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Expectancy effects of pain and disgust in perceptual and moral decisions

Defense Thèse de doctorat : Univ. Genève et Lausanne, 2016 - Neur. 188 - 2016/11/30
Abstract Although expectancy effects have been described before (e.g. placebo effect), no one ever questioned their specificity. After all, it might be that when people anticipate pain, they form a representation of the approaching event, which could be shared with other aversive experiences, such as the case of disgust. In the present thesis, I examined the nature and specificity of expectancy of pain and disgust in the context of perceptual decisions (Experiments 1 & 2) and higher cognitive (moral) decisions (Experiments 3 & 4). I conducted four experiments to analyze behavioral, physiological and neural measures (using fMRI) from healthy human volunteers, which were all engaged in a new experimental set-up, specifically developed for testing the following experimental questions: (1) to which degree pain and disgust expectations recruit similar/dissociated representations of the upcoming event? (2) to which extent pain and disgust expectations affect high-level decisions, such as those involving morally-questionable behavior?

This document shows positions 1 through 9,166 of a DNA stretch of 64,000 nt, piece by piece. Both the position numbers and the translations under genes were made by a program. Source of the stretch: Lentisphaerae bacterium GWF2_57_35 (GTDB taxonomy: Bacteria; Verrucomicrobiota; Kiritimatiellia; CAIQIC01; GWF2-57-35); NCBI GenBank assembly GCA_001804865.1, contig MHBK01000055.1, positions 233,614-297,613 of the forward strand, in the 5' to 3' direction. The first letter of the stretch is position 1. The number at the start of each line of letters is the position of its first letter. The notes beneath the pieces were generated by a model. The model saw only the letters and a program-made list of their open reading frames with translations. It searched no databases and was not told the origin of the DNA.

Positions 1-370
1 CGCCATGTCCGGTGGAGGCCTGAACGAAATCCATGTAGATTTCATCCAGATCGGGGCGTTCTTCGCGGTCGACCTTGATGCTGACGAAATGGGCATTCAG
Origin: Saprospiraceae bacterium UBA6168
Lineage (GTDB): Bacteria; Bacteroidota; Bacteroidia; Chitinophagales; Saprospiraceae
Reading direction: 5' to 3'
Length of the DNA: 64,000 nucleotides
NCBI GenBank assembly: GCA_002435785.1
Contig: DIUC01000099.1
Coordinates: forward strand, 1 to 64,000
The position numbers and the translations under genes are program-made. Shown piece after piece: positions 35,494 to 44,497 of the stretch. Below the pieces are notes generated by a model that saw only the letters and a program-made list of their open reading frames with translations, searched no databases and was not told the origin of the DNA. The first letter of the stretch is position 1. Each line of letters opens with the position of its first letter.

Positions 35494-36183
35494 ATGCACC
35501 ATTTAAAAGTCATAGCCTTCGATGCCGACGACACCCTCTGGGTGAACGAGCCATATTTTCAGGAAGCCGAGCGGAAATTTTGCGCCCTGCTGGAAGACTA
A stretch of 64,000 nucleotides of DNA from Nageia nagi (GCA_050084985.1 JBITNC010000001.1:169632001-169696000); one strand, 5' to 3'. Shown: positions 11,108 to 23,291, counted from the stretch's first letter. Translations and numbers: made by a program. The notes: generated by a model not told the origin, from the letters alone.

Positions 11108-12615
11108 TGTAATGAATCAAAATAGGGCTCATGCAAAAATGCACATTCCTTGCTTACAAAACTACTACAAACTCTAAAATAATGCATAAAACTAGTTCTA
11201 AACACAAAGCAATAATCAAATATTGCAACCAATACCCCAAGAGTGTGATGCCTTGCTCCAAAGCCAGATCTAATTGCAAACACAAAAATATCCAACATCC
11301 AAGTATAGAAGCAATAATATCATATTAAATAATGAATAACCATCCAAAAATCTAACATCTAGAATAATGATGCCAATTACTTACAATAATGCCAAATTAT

Keywords PainDisgustExpectationsPain expectancyAnticipationAnticipation of painAnticipation of disgustPredictionSensory expectationsAffective expectationsAffective processingPlaceboCuesPredictive-cuesfMRINeuroimagingThermal stimulationOlfactionNociceptionOdorsOlfactory processingNoxiousnessNoxious stimulusBrainBrain activitySalienceNeural activityAversivenessInsulaCingulate cortex
URN: urn:nbn:ch:unige-916245
Note Thèse en Neurosciences des universités de Genève et de Lausanne
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Thesis (5.6 MB) - public document Free access
Research group Affective sciences
Swiss National Science Foundation: SNFgrant n.32003B_138413
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SHARVIT, Gil Shlomo. Expectancy effects of pain and disgust in perceptual and moral decisions. Université de Genève. Thèse, 2016. doi: 10.13097/archive-ouverte/unige:91624 https://archive-ouverte.unige.ch/unige:91624

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Deposited on : 2017-02-06

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